Dressed Up For The Letdown

I'm not sure what kind of symmetry this represents, but Richard Swift's new album begins with the sound of tapdancing and nears a close with him crooning, rather sweetly, "I wish I were dead most of the time." "Dressed Up For The Letdown" is Swift's third album, and is a concept album of sorts. It's about a singer-songwriter - let's call him Richard Swift - who struggles for years without success, cursing the ignorance of the labels who refuse to sign him.

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I’m not sure what kind of symmetry this represents, but Richard Swift’s new album begins with the sound of tapdancing and nears a close with him crooning, rather sweetly, “I wish I were dead most of the time.” “Dressed Up For The Letdown” is Swift’s third album, and is a concept album of sorts. It’s about a singer-songwriter – let’s call him Richard Swift – who struggles for years without success, cursing the ignorance of the labels who refuse to sign him.



There’s a whole heap of irony here, not least because “Dressed Up For The Letdown” is being released in the UK on Polydor and Swift is now poised for, I hope, a reasonable amount of success. He’s one of those prolific types who has such a backlog of songs that each release is a snapshot of a state of mind that he grew out of three or four years ago.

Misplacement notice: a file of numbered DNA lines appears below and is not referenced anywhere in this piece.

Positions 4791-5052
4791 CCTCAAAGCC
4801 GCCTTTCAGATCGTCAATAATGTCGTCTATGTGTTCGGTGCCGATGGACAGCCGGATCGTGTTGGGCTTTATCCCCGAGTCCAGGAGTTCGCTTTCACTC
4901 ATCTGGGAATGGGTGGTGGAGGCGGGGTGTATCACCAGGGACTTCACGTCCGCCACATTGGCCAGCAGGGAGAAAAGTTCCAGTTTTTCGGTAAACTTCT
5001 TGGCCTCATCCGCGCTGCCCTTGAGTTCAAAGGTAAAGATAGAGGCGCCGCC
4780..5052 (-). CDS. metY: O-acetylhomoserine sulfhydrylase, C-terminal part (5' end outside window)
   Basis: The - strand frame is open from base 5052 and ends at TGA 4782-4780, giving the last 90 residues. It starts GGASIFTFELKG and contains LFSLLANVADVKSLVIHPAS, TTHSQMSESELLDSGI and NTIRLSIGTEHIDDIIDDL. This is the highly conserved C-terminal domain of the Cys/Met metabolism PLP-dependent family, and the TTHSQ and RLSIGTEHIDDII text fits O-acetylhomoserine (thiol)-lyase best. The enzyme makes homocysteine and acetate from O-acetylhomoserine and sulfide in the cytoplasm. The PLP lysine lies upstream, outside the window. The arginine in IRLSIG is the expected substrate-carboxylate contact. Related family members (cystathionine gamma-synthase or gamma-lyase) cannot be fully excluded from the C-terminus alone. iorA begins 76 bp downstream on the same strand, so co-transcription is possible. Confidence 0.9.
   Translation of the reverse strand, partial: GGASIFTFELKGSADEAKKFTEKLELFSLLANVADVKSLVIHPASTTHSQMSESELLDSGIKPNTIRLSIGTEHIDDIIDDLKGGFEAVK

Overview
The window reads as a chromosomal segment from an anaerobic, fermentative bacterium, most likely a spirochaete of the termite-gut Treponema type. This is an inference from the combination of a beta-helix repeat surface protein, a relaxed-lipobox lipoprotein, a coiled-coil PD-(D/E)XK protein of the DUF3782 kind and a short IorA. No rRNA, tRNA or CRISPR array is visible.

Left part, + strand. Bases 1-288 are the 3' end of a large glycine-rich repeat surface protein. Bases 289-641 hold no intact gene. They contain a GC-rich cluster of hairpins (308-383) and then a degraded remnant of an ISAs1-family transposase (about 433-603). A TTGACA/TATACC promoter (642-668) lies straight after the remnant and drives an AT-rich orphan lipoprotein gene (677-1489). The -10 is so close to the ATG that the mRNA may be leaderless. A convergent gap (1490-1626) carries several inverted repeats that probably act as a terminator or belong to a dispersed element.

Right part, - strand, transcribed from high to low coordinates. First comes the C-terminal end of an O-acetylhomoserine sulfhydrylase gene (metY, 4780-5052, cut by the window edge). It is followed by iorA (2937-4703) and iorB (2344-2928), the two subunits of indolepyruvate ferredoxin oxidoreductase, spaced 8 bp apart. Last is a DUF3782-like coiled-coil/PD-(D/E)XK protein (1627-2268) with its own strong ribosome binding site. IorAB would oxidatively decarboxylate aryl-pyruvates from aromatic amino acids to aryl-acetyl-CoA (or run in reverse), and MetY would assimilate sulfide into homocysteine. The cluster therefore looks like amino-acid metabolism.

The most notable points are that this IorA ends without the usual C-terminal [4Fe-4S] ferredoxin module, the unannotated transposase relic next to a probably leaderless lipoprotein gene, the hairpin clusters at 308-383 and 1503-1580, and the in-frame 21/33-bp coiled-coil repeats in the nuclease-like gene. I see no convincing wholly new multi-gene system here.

So “Dressed Up” presents Swift as fatally resigned to obscurity, while hype-monkeys like me jump around him and call him the new Rufus Wainwright, or the new Harry Nilsson, or maybe a bit of a Laurel Canyon Sufjan Stevens. He’s great, clearly. We first came across him at Uncut a couple of years ago, when the fine Indiana label, Secretly Canadian, put out his first two albums, “The Novelist” and “Walking Without Effort”. Both had been out before, though I suspect no-one besides Swift’s immediate family and the Secretly Canadian A&R actually heard them.

Like “Dressed Up”, they showed Swift’s gift for imbuing contemporary singer-songwriting with a kind of faded, Tin Pan Alley charm. There’s a lot of gramophone crackle, and a sort of audio sepiatint that’s reminiscent of Van Dyke Parks circa “Song Cycle”. A different Americana, I suppose.

And it’s terrific. Swift has enough charm and skill so that, even at his most maudlin, he sounds playful. He can also put together a neat and direct pop song: check out the video for “Kisses For The Misses” at his Myspace. Now he’s got all the suffering out of the way, there’s a lot more in his songwriting file like this one.

I’m off to Domino Records in a minute to hear the Arctic Monkeys album, by the way. I’ll try and report back tomorrow.

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